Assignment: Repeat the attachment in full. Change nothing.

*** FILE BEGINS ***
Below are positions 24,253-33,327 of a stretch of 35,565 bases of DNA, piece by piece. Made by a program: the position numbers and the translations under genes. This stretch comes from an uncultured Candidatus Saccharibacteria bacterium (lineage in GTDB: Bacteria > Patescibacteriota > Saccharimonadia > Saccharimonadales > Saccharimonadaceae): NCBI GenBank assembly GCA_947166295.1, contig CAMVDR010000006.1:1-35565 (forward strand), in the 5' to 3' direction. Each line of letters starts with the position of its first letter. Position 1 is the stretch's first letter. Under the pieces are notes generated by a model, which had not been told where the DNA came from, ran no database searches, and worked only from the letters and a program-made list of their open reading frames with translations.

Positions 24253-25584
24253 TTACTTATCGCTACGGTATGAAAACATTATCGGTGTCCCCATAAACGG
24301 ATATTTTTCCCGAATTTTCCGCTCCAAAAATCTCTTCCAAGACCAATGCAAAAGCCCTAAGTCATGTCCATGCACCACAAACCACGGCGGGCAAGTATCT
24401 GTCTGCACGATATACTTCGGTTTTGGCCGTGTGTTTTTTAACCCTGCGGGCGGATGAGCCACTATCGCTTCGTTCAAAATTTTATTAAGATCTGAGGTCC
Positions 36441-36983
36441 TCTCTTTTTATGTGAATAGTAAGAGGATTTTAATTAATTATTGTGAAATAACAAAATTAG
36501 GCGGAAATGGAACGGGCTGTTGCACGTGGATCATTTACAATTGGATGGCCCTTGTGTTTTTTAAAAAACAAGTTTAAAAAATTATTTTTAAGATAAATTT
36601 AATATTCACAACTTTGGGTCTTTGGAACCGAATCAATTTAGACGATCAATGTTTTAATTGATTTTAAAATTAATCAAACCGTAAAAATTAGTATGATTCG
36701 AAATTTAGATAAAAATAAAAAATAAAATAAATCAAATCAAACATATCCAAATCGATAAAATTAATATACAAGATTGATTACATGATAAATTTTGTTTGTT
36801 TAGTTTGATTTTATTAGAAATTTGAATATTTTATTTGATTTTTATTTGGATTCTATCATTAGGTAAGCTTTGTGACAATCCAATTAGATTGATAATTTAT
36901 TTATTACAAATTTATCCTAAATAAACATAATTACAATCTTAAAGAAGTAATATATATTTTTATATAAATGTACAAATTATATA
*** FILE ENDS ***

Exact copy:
Below are positions 24,253-33,327 of a stretch of 35,565 bases of DNA, piece by piece. Made by a program: the position numbers and the translations under genes. This stretch comes from an uncultured Candidatus Saccharibacteria bacterium (lineage in GTDB: Bacteria > Patescibacteriota > Saccharimonadia > Saccharimonadales > Saccharimonadaceae): NCBI GenBank assembly GCA_947166295.1, contig CAMVDR010000006.1:1-35565 (forward strand), in the 5' to 3' direction. Each line of letters starts with the position of its first letter. Position 1 is the stretch's first letter. Under the pieces are notes generated by a model, which had not been told where the DNA came from, ran no database searches, and worked only from the letters and a program-made list of their open reading frames with translations.

Positions 24253-25584
24253 TTACTTATCGCTACGGTATGAAAACATTATCGGTGTCCCCATAAACGG
24301 ATATTTTTCCCGAATTTTCCGCTCCAAAAATCTCTTCCAAGACCAATGCAAAAGCCCTAAGTCATGTCCATGCACCACAAACCACGGCGGGCAAGTATCT
24401 GTCTGCACGATATACTTCGGTTTTGGCCGTGTGTTTTTTAACCCTGCGGGCGGATGAGCCACTATCGCTTCGTTCAAAATTTTATTAAGATCTGAGGTCC
Positions 36441-36983
36441 TCTCTTTTTATGTGAATAGTAAGAGGATTTTAATTAATTATTGTGAAATAACAAAATTAG
36501 GCGGAAATGGAACGGGCTGTTGCACGTGGATCATTTACAATTGGATGGCCCTTGTGTTTTTTAAAAAACAAGTTTAAAAAATTATTTTTAAGATAAATTT
36601 AATATTCACAACTTTGGGTCTTTGGAACCGAATCAATTTAGACGATCAATGTTTTAATTGATTTTAAAATTAATCAAACCGTAAAAATTAGTATGATTCG
36701 AAATTTAGATAAAAATAAAAAATAAAATAAATCAAATCAAACATATCCAAATCGATAAAATTAATATACAAGATTGATTACATGATAAATTTTGTTTGTT
36801 TAGTTTGATTTTATTAGAAATTTGAATATTTTATTTGATTTTTATTTGGATTCTATCATTAGGTAAGCTTTGTGACAATCCAATTAGATTGATAATTTAT
36901 TTATTACAAATTTATCCTAAATAAACATAATTACAATCTTAAAGAAGTAATATATATTTTTATATAAATGTACAAATTATATA